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HomeEuropeQatar's Europe Deals Signal Long Life For Gas

Qatar’s Europe Deals Signal Long Life For Gas


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The long-term LNG supply deals recently signed between QatarEnergy and European oil and gas majors Shell, TotalEnergies and Eni sparked heated debate in the gas and LNG industry over the agreed contract terms and what they mean for the future of the fuel. The supply agreements also confirm QatarEnergy CEO and Qatar energy minister Saad al-Kaabi’s announcements that European deals will be clinched after the summer in what is expected to be a record year for LNG supply deals for the Middle Eastern supplier.

The three deals — for a combined total of 8 million tons per year of LNG, or 11 billion cubic meters per year— were all for a 27-year duration, with LNG offtake starting in 2026, and delivered ex ship (d.e.s) to European LNG import terminals in the NetherlandsFrance and Italy. The three majors all hold stakes in QatarEnergy’s North Field expansion projects: TotalEnergies and Shell each hold a 6.25% stake in the 32 million ton/yr North Field East (NFE) and 9.375% in the 16 million ton/yr North Field South (NFS). Eni holds only a 3.125% stake in NFE.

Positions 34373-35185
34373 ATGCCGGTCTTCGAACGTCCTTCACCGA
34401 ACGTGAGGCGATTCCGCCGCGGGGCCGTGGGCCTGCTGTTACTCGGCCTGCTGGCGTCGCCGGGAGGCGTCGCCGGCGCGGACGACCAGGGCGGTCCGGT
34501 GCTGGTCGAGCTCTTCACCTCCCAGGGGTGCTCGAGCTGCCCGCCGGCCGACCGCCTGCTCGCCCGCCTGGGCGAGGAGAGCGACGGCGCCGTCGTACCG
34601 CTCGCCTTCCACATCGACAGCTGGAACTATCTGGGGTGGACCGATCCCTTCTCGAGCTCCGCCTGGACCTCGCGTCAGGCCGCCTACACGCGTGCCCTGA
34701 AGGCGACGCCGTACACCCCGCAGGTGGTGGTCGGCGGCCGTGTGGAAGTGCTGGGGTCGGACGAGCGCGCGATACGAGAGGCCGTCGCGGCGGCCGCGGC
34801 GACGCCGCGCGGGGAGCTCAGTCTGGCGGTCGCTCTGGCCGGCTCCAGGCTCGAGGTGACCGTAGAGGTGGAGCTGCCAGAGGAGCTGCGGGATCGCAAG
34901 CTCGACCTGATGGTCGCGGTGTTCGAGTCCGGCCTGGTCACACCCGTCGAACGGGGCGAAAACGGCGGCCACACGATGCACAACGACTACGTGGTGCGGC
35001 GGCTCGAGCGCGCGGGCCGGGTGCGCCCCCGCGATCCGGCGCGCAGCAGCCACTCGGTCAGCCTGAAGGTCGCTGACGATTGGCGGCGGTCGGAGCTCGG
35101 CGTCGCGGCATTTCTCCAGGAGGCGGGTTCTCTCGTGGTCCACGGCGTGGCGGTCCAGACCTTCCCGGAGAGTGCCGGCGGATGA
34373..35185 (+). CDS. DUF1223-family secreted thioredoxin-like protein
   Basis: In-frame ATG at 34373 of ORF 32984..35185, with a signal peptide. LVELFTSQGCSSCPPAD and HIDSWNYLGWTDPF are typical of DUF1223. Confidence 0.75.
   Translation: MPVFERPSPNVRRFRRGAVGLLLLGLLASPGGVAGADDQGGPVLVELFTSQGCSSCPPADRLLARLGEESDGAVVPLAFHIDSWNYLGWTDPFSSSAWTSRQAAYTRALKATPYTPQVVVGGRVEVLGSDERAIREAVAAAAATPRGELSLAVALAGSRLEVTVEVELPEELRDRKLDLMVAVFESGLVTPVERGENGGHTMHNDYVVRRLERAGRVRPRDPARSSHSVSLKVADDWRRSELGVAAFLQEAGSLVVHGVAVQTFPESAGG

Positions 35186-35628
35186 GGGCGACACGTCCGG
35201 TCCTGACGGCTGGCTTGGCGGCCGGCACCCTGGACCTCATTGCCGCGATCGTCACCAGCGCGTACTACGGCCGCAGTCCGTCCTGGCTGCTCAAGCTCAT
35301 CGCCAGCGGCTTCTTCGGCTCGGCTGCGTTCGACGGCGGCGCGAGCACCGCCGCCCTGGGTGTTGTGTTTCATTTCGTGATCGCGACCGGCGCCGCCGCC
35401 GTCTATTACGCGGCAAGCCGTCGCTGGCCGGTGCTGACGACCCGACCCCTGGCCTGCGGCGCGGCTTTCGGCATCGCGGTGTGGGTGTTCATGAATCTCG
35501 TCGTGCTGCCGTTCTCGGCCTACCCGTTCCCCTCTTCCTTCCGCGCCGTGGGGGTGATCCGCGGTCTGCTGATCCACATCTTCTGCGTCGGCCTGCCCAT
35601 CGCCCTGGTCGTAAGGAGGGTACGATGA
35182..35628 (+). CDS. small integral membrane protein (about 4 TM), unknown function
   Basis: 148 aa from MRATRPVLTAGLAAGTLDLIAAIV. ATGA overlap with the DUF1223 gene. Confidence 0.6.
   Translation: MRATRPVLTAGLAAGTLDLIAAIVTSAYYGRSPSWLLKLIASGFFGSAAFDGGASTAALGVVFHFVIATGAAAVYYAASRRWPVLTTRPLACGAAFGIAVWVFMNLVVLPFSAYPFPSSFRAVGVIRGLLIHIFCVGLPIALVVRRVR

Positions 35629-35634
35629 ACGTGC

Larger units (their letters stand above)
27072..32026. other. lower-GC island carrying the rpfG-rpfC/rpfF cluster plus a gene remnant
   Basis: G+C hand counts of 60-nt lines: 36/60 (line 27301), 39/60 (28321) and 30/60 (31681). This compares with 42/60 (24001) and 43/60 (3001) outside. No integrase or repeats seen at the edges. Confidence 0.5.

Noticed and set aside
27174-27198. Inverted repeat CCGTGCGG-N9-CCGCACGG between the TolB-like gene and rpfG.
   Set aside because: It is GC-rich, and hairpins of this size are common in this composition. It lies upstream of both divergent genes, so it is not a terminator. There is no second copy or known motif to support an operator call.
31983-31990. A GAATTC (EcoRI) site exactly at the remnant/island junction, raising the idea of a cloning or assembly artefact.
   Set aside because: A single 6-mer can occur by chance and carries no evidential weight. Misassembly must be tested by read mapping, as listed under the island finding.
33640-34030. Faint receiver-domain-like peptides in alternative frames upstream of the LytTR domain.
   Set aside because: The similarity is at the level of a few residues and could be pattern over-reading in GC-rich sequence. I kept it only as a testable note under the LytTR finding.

The contracts run past the EU’s 2050 net-zero target and show that the majors are betting on sustained demand for gas in Europe despite forecasts showing the contrary. The International Energy Agency’s (IEA) recent World Energy Outlook, for example, said that EU gas demand could fall under 30 Bcm by 2050. The agency, however, also left some room for optimism: “There is still space to contract more gas without falling foul of the European Union net-zero emissions by 2050 target.”

Why 27 Years?

TotalEnergies CEO Patrick Pouyanne confirmed last week during the firm’s third-quarter earnings call that the 27-year duration of the deals are aligned with the majors’ concession contracts for NFE and NFS — where the gas to feed the supply agreements will be sourced from. The concession agreements are for a 30-year duration, starting in 2023, while the LNG offtake will begin in 2026.